The TTA is another technique that many surgeons perform. It also is rather invasive and extensive as far as cutting/plating/re-aligning.

The Tightrope is a newer procedure that fewer surgeons perform. I've watched videos of the surgery and it is fairly non-invasive, yet reported to provide a lot of stability.

I would not recommend a lateral suture in an active border collie. That procedure works best in very small dogs. The Tightrope is a souped-up version of the lateral suture that I'd be more inclined to recommend in a medium to large dog.

There are so many ways to repair a torn CCL...which tells us that no one way is going to be the be all, end all for every dog. I've known dogs who have undergone each of these repairs...some have done well, others not-so-well. I'd recommend finding an orthopedic surgeon that you are comfortable with and following their plan. And a second-opinion never hurts.

And it may not be a ruptured cruciate. A number of soft-tissue injuries could present as such, but would take a skilled set of hands to accurately diagnose.

AND...even if it is torn, depending on the severity, a conservative approach combined with a dedicated owner can be very successful.

Whichever route you go, rehab is key! But I am biased :)

Sorry to post and run...

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#7 chi chi pup

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Posted 11 May 2012 - 05:32 PM

Hi, my dog had the lateral suture repair last July. He is a very active 40lb lab mix, the orthapedic surgeon said that TPLO is overkill for alot of dogs. All the surgeries rely on scar tissue to build up, re-hab and confinement are the key to success. The lateral suture is a little more delicate in the recovery stage, you have to be very careful, no running, no jumping, just walking very slowly for the first several weeks. After the stitches came out he was cleared for swimming,re-hab work and longer walks. He was allowd to be out of the crate right after surgery as long as he was calm, that did not work so he stayed in the crate for 2 weeks. At 4 monthes I started letting him have some off-leash time, supervised, at 9 monthes I let him go. He is not an agility dog but he is very energetic he can run and do spins with the best of them.
I would suggest you see an orthapedic surgeon, some regular vets don't seem to be able to diagnose ACL injuries, at least mine didn't, he actually told me that my dog was limping because of his back. I rested him a couple for monthes with no results and then took him to an orthapedic. In the 2 monthes that his knee was unstable he had already started to get arthritis. She diagnosed his knee in 2 seconds.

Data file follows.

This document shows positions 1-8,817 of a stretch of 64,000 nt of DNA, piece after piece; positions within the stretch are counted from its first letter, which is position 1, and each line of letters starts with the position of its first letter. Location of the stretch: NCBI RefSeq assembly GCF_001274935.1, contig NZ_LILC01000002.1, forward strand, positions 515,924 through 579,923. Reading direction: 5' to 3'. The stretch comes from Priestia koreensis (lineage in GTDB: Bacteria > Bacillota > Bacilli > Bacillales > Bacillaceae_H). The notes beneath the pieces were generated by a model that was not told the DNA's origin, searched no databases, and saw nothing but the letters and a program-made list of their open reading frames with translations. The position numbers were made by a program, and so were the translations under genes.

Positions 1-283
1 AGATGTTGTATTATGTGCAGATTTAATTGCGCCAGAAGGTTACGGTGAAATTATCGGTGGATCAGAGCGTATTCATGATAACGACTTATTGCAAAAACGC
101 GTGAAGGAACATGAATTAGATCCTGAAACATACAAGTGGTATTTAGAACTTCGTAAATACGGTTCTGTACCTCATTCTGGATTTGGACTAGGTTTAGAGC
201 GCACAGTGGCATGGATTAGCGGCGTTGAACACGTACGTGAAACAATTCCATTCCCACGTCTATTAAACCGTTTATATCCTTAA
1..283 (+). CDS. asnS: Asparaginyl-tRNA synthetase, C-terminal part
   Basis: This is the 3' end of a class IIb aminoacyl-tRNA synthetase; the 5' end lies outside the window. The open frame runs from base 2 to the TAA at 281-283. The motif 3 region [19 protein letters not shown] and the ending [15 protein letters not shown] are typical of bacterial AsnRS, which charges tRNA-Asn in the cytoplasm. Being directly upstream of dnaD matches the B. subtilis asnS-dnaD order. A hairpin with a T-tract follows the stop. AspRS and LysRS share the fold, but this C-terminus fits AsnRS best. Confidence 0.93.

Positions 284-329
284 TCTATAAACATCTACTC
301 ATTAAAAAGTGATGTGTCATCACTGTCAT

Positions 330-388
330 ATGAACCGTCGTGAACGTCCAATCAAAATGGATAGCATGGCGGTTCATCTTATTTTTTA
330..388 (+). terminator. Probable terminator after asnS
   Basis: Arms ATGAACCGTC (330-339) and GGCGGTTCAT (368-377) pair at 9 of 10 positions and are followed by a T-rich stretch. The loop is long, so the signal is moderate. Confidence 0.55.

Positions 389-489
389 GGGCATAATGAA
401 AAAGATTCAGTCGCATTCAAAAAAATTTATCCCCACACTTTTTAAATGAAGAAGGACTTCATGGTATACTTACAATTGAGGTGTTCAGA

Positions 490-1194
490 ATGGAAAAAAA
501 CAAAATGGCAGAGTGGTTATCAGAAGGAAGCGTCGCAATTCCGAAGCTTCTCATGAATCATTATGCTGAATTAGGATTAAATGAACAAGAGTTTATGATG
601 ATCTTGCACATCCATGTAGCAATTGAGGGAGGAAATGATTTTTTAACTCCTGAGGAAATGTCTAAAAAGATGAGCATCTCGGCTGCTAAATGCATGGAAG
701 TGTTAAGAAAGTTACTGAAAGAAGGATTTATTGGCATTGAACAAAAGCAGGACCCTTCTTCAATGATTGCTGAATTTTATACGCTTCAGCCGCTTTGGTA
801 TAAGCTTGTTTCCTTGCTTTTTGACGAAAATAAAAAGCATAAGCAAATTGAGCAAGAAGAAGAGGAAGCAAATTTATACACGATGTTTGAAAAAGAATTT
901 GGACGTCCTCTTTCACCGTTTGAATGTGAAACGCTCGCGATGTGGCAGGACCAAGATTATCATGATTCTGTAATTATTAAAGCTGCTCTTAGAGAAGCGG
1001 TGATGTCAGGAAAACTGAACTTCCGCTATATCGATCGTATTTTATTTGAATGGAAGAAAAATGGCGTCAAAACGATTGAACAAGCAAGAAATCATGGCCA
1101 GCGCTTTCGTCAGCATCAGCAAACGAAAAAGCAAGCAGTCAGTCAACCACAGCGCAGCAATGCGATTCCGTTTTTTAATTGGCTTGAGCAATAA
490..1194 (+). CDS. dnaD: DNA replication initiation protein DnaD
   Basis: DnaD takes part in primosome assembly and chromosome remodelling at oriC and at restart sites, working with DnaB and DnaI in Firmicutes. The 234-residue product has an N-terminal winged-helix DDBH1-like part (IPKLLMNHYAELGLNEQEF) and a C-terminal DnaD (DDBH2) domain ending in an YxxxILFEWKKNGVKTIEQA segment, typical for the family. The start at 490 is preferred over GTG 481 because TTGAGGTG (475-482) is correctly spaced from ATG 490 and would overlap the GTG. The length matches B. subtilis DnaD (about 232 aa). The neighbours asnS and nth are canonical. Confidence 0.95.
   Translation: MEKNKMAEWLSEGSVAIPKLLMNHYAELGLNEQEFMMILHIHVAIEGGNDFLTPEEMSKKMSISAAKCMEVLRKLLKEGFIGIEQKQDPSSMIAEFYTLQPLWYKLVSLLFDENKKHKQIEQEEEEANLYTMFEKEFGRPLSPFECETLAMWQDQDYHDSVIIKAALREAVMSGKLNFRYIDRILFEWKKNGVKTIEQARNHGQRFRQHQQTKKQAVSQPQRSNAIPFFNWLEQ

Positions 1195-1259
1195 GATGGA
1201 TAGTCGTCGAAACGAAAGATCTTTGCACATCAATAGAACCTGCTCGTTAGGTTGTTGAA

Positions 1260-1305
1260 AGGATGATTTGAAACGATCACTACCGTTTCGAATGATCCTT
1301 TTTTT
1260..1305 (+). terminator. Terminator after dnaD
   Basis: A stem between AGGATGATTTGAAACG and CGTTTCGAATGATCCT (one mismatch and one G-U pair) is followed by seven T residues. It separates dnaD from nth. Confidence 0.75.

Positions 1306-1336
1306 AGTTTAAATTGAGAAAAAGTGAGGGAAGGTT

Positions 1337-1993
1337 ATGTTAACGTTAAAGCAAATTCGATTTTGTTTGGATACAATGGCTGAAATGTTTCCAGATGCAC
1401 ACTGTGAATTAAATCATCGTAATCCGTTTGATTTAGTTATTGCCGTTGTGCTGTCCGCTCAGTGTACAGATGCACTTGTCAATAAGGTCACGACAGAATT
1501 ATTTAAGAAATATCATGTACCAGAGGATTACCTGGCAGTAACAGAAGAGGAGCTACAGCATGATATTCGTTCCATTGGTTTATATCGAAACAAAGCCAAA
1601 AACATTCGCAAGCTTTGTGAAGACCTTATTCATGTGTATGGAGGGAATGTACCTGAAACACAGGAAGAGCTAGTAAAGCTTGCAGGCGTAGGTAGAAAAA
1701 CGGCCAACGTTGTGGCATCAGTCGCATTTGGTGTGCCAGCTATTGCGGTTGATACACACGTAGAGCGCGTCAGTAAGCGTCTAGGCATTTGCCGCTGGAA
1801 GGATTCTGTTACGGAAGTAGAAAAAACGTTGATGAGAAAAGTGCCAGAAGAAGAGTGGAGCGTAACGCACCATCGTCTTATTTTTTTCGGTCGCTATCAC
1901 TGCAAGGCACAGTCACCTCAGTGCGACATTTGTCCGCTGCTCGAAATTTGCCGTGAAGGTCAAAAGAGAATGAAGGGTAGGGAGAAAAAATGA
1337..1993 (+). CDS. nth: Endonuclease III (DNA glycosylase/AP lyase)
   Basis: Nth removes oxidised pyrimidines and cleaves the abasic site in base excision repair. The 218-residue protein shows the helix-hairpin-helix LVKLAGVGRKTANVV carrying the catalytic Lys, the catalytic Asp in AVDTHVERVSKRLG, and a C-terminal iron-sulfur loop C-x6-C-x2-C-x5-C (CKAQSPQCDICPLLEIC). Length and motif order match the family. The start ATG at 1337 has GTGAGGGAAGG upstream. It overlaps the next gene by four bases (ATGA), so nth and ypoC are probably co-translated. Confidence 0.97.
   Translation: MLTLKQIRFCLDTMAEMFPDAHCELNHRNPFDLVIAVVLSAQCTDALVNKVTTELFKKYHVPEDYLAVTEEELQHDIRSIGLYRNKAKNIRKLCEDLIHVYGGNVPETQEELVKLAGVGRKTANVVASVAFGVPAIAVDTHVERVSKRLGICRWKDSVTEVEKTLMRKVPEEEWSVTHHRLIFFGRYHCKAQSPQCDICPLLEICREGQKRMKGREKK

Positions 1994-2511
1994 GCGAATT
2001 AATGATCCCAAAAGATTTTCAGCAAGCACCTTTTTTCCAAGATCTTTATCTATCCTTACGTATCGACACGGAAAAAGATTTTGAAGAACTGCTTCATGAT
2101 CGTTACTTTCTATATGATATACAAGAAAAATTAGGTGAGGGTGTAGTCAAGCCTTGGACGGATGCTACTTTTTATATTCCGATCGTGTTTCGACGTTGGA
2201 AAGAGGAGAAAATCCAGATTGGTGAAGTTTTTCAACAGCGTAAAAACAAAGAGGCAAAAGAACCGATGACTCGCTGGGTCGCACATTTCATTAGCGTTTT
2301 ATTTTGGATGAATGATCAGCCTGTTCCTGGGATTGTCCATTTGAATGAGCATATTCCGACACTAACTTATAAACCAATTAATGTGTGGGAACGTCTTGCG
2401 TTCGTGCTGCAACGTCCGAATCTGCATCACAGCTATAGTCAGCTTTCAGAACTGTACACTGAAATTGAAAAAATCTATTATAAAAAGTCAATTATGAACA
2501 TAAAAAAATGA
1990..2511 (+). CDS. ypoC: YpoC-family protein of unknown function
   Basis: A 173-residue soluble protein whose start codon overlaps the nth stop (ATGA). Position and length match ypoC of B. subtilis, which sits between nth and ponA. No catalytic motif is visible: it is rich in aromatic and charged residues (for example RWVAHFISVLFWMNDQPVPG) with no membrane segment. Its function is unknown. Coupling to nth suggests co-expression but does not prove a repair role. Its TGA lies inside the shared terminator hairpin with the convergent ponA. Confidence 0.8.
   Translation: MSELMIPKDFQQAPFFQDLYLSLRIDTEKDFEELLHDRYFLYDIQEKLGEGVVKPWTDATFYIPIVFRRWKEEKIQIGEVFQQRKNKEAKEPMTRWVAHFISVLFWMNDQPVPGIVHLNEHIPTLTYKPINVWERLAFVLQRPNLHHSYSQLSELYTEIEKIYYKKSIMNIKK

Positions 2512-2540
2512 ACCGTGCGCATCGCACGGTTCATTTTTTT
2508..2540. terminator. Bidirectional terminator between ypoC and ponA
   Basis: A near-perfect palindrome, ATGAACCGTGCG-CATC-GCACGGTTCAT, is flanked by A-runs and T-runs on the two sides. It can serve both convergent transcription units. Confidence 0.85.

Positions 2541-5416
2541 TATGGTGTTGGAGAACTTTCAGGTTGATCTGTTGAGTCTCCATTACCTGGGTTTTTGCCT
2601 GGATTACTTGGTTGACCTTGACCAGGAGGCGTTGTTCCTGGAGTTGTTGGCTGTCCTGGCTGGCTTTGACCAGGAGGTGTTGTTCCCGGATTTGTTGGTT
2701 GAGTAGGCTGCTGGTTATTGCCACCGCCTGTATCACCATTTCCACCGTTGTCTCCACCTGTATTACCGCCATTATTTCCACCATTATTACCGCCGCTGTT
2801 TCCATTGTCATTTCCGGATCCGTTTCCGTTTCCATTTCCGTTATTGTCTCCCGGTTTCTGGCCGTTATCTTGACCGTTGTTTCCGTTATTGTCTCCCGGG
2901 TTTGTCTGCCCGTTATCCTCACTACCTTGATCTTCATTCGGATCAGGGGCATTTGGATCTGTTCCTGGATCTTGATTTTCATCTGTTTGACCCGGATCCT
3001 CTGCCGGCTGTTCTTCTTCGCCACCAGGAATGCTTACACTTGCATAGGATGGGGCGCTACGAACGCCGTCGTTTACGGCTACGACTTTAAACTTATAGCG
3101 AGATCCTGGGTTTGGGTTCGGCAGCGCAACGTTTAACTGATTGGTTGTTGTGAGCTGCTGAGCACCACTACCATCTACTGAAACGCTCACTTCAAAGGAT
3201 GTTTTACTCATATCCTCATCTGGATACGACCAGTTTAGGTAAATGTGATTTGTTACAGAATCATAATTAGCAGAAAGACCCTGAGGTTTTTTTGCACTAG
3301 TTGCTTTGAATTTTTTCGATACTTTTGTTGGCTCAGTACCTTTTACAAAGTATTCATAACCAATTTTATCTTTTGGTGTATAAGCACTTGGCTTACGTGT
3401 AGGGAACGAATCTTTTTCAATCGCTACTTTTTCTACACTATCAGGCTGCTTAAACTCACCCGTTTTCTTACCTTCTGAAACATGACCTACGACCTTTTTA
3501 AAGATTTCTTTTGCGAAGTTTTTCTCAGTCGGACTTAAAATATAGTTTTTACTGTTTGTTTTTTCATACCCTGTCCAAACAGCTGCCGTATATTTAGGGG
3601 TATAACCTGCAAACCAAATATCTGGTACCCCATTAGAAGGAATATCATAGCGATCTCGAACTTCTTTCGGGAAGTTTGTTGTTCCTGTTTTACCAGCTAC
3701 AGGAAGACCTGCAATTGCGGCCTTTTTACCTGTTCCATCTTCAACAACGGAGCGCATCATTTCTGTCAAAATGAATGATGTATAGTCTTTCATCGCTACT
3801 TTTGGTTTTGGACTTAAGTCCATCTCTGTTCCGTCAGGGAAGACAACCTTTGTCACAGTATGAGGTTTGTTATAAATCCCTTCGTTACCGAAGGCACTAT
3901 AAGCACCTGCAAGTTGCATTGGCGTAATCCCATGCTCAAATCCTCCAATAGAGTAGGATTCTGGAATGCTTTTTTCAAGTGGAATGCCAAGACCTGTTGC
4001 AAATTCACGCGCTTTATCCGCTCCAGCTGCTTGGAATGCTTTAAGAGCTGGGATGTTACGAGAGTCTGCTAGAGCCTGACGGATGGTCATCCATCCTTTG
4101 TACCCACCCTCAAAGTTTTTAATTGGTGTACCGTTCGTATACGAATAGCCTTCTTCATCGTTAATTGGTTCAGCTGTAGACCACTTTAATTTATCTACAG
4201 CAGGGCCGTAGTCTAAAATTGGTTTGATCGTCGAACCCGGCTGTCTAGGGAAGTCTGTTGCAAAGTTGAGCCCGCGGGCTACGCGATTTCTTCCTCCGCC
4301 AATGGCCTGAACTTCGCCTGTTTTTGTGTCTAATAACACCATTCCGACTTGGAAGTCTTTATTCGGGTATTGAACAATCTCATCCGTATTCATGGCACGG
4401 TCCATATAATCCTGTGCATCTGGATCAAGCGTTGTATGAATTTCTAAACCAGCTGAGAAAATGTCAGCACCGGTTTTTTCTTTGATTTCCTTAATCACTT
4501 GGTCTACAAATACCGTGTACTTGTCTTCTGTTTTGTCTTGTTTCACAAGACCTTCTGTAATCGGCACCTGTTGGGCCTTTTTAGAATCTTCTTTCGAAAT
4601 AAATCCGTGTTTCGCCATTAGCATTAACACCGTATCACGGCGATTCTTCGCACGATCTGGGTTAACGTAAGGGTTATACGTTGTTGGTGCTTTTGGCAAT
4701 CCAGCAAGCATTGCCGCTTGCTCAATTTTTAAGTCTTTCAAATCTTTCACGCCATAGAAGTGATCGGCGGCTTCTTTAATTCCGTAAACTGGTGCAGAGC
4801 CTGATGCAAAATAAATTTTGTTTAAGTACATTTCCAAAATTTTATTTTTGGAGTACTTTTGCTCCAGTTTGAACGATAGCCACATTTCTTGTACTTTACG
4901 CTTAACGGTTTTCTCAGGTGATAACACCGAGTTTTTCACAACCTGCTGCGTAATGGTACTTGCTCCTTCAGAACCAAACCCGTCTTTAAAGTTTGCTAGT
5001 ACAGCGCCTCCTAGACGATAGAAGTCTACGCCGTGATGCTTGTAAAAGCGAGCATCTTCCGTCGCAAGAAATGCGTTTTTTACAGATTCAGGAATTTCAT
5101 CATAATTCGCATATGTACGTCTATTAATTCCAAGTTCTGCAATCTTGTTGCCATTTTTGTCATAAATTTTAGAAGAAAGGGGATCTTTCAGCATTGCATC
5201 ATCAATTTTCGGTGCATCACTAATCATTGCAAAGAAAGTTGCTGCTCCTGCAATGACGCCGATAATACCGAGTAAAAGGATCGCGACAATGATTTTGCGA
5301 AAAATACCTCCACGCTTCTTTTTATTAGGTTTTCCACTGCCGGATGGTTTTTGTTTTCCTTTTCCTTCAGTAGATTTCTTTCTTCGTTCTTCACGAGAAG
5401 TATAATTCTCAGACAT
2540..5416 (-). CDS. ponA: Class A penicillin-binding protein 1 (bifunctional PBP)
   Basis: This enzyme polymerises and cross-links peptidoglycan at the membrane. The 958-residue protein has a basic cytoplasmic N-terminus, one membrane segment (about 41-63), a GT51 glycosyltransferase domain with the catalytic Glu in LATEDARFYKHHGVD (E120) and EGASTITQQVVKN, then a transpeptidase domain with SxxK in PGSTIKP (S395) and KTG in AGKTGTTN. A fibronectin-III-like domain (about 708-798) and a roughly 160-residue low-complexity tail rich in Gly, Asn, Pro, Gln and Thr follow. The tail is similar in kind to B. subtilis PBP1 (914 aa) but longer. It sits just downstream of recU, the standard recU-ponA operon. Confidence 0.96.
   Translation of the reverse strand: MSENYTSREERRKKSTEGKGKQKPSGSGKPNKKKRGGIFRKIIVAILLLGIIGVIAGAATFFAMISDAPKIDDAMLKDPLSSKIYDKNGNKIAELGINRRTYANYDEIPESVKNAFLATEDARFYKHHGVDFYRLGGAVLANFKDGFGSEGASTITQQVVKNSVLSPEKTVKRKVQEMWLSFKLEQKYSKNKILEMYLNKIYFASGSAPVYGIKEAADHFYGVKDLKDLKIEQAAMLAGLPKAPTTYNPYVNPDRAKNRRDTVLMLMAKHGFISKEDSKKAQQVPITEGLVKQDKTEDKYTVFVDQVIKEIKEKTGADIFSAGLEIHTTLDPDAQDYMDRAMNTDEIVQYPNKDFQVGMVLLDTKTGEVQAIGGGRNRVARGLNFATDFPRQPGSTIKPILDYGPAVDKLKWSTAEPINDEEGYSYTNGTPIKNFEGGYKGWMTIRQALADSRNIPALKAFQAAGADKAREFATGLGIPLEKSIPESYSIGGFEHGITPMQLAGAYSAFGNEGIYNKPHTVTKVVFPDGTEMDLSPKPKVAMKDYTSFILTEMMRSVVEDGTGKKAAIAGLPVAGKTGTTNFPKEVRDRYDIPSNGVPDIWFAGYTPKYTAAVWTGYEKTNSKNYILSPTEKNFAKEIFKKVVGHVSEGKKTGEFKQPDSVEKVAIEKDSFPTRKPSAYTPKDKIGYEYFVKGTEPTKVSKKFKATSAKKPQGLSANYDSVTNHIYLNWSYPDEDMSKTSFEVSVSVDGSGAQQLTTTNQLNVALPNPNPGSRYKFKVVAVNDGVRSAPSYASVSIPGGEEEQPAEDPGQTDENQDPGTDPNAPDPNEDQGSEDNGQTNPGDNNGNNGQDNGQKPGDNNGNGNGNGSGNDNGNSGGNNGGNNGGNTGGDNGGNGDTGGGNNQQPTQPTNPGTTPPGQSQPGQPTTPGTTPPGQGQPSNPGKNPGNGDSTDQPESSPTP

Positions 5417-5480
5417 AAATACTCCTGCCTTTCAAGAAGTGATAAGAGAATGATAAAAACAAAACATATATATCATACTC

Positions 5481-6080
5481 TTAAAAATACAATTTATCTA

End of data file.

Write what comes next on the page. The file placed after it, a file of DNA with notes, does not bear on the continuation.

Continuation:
The surgery cost us 1,300, that did not include the re-hab. You can also join Yahoo Ortho-dogs, great info! Good luck! Cindi

#8 Jim Kling

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Posted 11 May 2012 - 06:51 PM

I've heard a lot about dogs having partial ACL tears, and I believe those will heal on their own.

In humans complete tears require surgical repair, but partial tears generally don't. So here's hoping if it is the ACL, that it's partial!

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#9 juliepoudrier


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Posted 11 May 2012 - 07:31 PM

I've used the conservative approach with two dogs (one with two tears), followed up with rehab, successfully (largely because I don't have that kind of $$, nor any way to get it). For one of the dogs, it was the result of an injury (she was under a truck and the owner wasn't aware and started to drive off and caught her hind leg under the wheel) and actually didn't become obvious until the primary injury (to the hip) healed and she still had unexplained lameness (during rehab from the hip injury). Originally the rehab vet was very pessimistic about getting her working again with the knee problem, but we got her back to where she could run an open sheepdog course. (That injury happened when she was around 7. She never had another problem with that leg. I had to put her to sleep last week, a couple months shy of 16, because she could no longer get up. In the end, her hips were her undoing, not from the injury but because she was severely dysplastic and no longer had the muscling to hold her hips in place--the knee stayed good.) If it's a muscle issue instead, then a conservative approach would help that too.